Archive Home arrow Reviews: arrow Cases arrow Antec Sonata IV Computer Case








Antec Sonata IV Computer Case E-mail
Reviews - Featured Reviews: Cases
Written by Nate Swetland   
Friday, 11 March 2011
Table of Contents: Page Index
Antec Sonata IV Computer Case
Closer Look: Exterior
Detailed Exterior Features
Closer Look: Interior
Detailed Interior Features
Final Thoughts and Conclusion

Closer Look: Interior

Looking good is only half the point when it comes to a computer enclosure. Being able to install your components with a minimal amount of effort, and contain those components in a safe way is just as important. If a case is not built right, parts won't fit correctly, and installation can be a big headache. Also, if it is not designed right, cooling may suffer, and your components will run the risk of overheating, and with the money you spend on them, that is not a gamble many are willing to take. The Sonata IV claims that despite it being quiet due to having only one external fan, it will run cool as well. In the next two sections, we will take a look at the Sonata IV on the inside to see how well the components fit, as well as how well a quiet case can keep your components cool.

Antec_SonataIV_Interior_Empty.jpg

This is the bare case as it comes from the factory. There is space for four 3.5" hard drives, one 2.5" drive, and three 5.25" drives. At first glance, the hard drive cage looks a bit unconventional. The Sonata IV will hold Mini, Micro, and Standard ATX size motherboards. Shown in this photo is the included 120mm Tri-Cool fan, which unfortunately in order to allow for the 3 speed switch, has a 4 pin molex plug. If you are curious what the cord is from under the hard drive cage that goes to the PCI slots, that is the USB 3.0 cord. Taking a measurement from the motherboard tray to the side panel, it is just a bit shy of 7.25 inches, so keep that in mind when considering a CPU cooler.

Antec_SonataIV_Exterior_RightSide_Open.jpg

This is the back side of the motherboard tray in the Sonata IV. You can see the openings for the top and bottom hard drive cages that will lead to the side vent. You can also see a few spots for zip ties to manage your cables, as well as a couple small holes where the cables will run through. Measuring the distance between the motherboard tray and the side panel, it is about .75 inches, which is not very much room for hiding your cables on this side.

Antec_SonataIV_Interior_HDDCage.jpg

I have never seen a hard drive cage like the one found in the Sonata IV. The four hard drives will install vertically in the cages, and the idea is that the air will flow across them and be vented out the side. One of the problems is that there is no fan near the hard drives, and the only airflow the drives will experience will likely come from outside the case.

Antec_SonataIV_Interior_35Cage.jpg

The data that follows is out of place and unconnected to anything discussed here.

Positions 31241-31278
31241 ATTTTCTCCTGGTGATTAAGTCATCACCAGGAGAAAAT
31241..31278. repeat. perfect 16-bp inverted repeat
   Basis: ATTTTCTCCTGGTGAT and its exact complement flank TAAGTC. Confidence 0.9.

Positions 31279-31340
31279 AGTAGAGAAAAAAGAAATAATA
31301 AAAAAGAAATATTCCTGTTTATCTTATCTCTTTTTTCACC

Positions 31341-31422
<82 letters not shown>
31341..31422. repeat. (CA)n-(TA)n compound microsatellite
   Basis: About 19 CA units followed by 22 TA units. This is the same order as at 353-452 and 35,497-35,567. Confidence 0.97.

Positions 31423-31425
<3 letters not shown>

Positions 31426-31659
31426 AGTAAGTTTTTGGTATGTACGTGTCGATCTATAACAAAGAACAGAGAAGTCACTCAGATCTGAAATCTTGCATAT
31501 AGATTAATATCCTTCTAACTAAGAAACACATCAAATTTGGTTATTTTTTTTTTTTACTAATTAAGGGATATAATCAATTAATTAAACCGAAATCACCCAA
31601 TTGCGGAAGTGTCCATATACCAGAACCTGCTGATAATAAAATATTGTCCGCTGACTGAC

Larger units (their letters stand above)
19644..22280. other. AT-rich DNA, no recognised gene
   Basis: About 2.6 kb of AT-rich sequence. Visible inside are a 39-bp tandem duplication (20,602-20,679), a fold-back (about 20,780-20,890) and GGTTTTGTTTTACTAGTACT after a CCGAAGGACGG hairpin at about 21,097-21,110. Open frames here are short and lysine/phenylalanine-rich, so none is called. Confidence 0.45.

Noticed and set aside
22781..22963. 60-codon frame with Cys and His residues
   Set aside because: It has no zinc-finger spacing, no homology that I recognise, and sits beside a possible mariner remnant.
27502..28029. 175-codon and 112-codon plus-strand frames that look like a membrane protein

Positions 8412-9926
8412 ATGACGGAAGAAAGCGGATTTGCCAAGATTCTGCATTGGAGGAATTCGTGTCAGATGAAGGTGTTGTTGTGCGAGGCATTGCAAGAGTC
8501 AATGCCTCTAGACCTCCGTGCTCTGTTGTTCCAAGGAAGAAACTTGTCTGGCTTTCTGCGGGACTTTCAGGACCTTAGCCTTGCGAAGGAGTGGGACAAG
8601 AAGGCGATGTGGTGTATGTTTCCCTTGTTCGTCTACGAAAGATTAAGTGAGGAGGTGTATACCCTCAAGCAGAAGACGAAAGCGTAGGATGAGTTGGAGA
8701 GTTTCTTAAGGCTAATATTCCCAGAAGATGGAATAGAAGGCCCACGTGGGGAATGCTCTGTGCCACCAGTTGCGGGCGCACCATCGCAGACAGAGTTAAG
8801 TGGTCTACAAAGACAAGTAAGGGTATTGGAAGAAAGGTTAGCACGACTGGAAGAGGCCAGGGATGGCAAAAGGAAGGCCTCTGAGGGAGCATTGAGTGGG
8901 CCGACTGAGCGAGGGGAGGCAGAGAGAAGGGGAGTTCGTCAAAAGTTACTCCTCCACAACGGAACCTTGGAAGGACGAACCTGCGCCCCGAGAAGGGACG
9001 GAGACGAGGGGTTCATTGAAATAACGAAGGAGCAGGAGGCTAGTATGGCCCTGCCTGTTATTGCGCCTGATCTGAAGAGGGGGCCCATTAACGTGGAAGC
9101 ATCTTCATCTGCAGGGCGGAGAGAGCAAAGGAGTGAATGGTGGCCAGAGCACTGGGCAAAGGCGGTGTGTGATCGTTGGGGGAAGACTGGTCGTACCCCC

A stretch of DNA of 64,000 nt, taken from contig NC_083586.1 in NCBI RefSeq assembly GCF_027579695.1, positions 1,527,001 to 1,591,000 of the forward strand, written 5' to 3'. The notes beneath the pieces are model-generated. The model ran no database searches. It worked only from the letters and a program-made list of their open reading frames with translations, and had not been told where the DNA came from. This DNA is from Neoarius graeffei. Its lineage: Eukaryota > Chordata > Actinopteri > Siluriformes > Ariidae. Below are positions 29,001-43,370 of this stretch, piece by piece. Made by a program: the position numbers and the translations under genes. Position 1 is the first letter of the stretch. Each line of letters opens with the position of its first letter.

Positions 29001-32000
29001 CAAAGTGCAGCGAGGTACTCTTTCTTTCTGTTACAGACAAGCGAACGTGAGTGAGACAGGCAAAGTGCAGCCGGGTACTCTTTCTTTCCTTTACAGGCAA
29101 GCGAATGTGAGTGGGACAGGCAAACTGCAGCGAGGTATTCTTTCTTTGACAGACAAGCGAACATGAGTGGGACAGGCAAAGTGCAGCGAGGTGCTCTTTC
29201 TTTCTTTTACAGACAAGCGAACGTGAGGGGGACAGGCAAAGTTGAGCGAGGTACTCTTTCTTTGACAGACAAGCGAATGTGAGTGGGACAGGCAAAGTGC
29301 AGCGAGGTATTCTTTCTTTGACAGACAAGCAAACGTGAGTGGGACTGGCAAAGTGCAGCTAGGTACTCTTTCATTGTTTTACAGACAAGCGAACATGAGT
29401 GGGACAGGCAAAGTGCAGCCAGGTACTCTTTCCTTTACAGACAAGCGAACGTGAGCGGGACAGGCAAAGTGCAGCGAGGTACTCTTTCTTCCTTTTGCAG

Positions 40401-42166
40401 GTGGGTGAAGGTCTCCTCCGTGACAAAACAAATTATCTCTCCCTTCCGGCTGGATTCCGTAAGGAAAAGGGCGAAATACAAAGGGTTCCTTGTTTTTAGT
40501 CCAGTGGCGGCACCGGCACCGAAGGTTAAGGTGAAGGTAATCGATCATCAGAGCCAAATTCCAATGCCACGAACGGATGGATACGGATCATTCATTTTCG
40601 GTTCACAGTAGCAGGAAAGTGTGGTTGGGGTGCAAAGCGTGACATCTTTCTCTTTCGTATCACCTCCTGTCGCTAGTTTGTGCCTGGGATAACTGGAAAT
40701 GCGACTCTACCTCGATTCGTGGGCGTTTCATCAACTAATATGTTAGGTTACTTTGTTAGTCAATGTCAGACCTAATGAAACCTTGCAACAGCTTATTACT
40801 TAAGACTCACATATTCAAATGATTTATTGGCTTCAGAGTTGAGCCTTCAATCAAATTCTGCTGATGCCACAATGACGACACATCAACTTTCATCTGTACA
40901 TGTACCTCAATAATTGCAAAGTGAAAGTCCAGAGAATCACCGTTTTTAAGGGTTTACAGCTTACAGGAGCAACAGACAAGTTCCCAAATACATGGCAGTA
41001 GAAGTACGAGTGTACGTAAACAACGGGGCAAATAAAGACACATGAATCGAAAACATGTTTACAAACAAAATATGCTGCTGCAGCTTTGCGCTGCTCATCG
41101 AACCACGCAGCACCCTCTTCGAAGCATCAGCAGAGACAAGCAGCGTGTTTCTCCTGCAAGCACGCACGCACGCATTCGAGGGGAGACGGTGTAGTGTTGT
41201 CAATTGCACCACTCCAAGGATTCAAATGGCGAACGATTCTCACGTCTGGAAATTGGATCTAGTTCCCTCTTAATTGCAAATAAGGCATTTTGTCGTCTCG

This is the 5.25in to 3.5in cage. If you are unaware, this will allow devices such as a card reader, or other external 3.5in device to go in the 5.25in optical bay. One of these is included with the Sonata IV.

Antec_SonataIV_ODDMount.jpg

The slide rails for the optical drive mount are pretty standard. Normally, you put the rear screw in loose so it can slide, pick a hole in the front that will allow your drive to fit flush, and then tighten the rear screw once you are happy with the fit. Notice the hole to the left of the front screw (on the right side of the photo). The metal and plastic holes do not line up, so it does not allow me to put the slide rail in the right spot, so my optical drive won't mount flush. I don't know if this is simply a defect, or a design flaw.

Antec_SonataIV_Exterior_Front_ODD.jpg

This is how my optical drive sits. It is not the end of the world, nor does it prevent the door from closing, or the drive from working. I rarely use my optical drive as it is, so I typically take it out after the OS installation. To remove the drive, there are small grooves on either side where you can pinch the rail clips and pull the drive out. If you wish to install additional drives in the 5.25" slots, you must take the front bezel off and then break away one of the metal covers.

Antec_SonataIV_PSU.jpg

Included with the Antec Sonata IV is the Antec Neo ECO 620c 620W power supply. This is an eco-friendly power supply that is 80-Plus certified. The 620c uses a dual ball-bearing 120mm fan to help keep the Sonata IV quiet. The power supply has one 20+4 pin, one 6+2 pin PCI-E, one 6 pin PCI-E, six SATA, six Molex, one floppy, and one 4x4 Pin ATX/EPS connector(s) on it. The current price of just the power supply alone is $70 on Newegg.com, so this being included with the Sonata IV adds a lot of value to the enclosure.



 

Comments have been disabled by the administrator.

Search Benchmark Reviews

Like Benchmark Reviews on FacebookFollow Benchmark Reviews on Twitter